Yet many parents believe there is a stigma associated with such schools and say they are entitled to access to mainstream classrooms.
In Victoria, South Australia and the Australian Capital Territory, this has long been accepted. There, government policy is for mainstream schools to admit disabled children. Schools have complied because they have been given at least some resources - especially expert teaching aides.
But elsewhere across Australia, teachers have been reluctant to enrol disabled children without any additional help.
According to the Australian Education Union, state education ministries too often leave the issue to be resolved at the local level, rather than making a commitment to integration and backing that with money. The union has called for standards to apply to the integration of disabled children.
Commenting on those cases where parents have been refused access to mainstream schools and have taken the matter to the courts, the union said: "In all circumstances, this requires that there be victims. In most cases those victims are the students themselves and the education workers that teach them.
"For these people, there is considerable and often excessive stress and trauma involved in the process. For the teachers involved, there may well be long-term personal and career consequences."
The issue of children with emotional or behavioural problems is just as, if not more, complicated. Schools can suspend pupils who attack staff or other children, but are supposed to offer problem children psychological help beforehand. In many cases this does not happen.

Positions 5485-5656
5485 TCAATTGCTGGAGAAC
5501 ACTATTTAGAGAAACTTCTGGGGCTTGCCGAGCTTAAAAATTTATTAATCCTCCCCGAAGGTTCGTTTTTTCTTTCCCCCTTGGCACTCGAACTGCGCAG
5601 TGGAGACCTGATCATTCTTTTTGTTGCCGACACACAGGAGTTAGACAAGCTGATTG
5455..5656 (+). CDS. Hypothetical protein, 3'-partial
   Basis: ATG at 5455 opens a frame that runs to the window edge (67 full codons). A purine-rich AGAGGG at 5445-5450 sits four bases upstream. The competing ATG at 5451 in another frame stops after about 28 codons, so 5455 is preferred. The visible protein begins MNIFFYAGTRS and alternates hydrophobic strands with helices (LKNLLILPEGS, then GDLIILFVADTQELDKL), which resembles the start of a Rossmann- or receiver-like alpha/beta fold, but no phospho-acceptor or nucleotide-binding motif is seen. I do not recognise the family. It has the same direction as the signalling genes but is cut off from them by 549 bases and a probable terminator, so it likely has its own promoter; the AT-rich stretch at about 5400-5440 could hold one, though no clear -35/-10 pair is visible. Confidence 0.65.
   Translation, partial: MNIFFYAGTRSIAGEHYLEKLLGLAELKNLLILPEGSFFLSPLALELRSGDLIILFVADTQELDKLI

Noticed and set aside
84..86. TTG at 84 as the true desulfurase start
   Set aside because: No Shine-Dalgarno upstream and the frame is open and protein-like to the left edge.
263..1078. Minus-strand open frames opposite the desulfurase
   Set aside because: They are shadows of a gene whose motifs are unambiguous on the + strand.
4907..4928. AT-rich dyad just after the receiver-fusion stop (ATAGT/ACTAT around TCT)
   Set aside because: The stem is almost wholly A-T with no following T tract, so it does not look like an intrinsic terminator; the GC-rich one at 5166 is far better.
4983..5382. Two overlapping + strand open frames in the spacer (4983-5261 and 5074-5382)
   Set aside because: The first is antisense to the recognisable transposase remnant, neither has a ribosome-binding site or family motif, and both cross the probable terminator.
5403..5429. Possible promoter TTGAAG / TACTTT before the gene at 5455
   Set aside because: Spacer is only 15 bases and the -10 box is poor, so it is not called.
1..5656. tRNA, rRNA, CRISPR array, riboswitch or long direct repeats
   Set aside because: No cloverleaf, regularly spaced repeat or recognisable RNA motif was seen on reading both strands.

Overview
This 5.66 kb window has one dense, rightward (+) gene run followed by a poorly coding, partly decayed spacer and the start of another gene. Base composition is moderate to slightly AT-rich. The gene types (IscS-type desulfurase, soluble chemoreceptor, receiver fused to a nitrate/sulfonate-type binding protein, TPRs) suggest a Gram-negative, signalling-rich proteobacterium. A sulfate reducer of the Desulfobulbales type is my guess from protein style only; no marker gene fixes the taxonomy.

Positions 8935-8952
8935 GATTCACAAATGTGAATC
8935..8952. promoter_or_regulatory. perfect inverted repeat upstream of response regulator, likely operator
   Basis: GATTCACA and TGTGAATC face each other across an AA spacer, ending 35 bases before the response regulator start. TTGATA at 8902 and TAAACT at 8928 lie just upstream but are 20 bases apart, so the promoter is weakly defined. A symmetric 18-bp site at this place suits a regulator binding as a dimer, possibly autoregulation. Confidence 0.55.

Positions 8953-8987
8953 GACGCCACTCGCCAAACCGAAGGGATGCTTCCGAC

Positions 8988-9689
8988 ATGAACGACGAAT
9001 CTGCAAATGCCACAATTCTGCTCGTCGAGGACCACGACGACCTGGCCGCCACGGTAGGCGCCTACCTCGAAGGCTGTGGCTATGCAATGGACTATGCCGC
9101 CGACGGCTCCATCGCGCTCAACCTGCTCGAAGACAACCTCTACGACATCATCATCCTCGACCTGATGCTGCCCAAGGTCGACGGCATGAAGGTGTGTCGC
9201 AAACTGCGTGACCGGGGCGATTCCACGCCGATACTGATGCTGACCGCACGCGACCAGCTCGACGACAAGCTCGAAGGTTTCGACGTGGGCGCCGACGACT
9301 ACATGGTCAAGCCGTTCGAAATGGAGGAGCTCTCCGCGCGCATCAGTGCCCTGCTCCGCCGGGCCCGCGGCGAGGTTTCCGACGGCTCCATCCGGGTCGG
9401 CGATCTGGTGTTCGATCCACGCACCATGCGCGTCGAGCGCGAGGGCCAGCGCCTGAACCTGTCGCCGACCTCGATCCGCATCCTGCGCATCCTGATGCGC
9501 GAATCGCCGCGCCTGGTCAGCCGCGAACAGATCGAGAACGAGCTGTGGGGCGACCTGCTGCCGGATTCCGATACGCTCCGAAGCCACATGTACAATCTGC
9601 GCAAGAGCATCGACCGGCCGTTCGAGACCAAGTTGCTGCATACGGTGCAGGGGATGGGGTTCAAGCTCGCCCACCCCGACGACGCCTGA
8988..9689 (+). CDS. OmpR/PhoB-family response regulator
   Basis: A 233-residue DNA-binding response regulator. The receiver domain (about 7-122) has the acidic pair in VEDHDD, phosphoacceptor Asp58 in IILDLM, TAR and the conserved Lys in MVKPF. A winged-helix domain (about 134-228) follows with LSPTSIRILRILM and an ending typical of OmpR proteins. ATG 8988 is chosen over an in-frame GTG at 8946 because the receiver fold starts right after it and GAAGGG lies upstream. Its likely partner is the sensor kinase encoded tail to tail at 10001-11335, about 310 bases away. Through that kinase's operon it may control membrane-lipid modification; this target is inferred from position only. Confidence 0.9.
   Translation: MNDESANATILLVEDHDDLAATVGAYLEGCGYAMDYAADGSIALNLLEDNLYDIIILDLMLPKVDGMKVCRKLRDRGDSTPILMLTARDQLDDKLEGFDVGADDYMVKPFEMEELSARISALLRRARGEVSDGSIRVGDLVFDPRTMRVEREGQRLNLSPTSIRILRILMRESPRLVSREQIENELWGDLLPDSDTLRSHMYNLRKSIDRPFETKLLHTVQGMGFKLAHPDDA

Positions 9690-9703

Integration in Italy is 20 years old. Special schools disappeared almost overnight in 1977 when legislation provided for the integration of children with special needs into mainstream education.
Almost inevitably, the schools were not ready in time, lacking facilities and trained staff, and it was not until the mid-Eighties that training courses were organised.
Today there are 110, 000 statemented children in mainstream state education (2 per cent of the total school population), most of them in the compulsory primary and lower secondary sectors.
However, an increasing number of 14-year-olds with special needs now go on to scuola superiore (with a 10 per cent rise in enrolments in 199697 over the previous year), which seems to suggest that integration is working.
Depending on the nature of a pupil's learning difficulty, he or she is assigned to a "support" teacher for anything from four hours per week to a full timetable.
Wherever possible this teacher stays with the pupil in the classroom, helping them to participate in class activities.
The teacher may need to produce special materials, and at exam time, special tests which parallel those of the rest of the class, but which are within reach of the individual. A policy of positive discriminati on means that no reference to "simplified" tests appears on the child's public exam certificates.
While the number of special needs pupils has remained stable over the past 10 years, the number of teachers has continued to grow.
One in 14 teachers is now a specialist in sostegno (support), and special needs has become a classic route back into work for supernumerary class teachers.
Against a backdrop of falling rolls, disappearing classes, and schools closing down, special needs is the most obvious way of absorbing teachers who would otherwise lose their jobs.
This year the government is financing a major project to retrain supernumerary teachers to work with special needs children.
But supporters of integration would argue that the best way to measure the success of their policy is not through the steadily improving pupil-teacher ratio (which now stands at 2:1) or the slow but sure provision of wheelchair access to schools. Rather it is that a generation has now grown up in Italy believing that children with special needs do not have to be sent to special schools.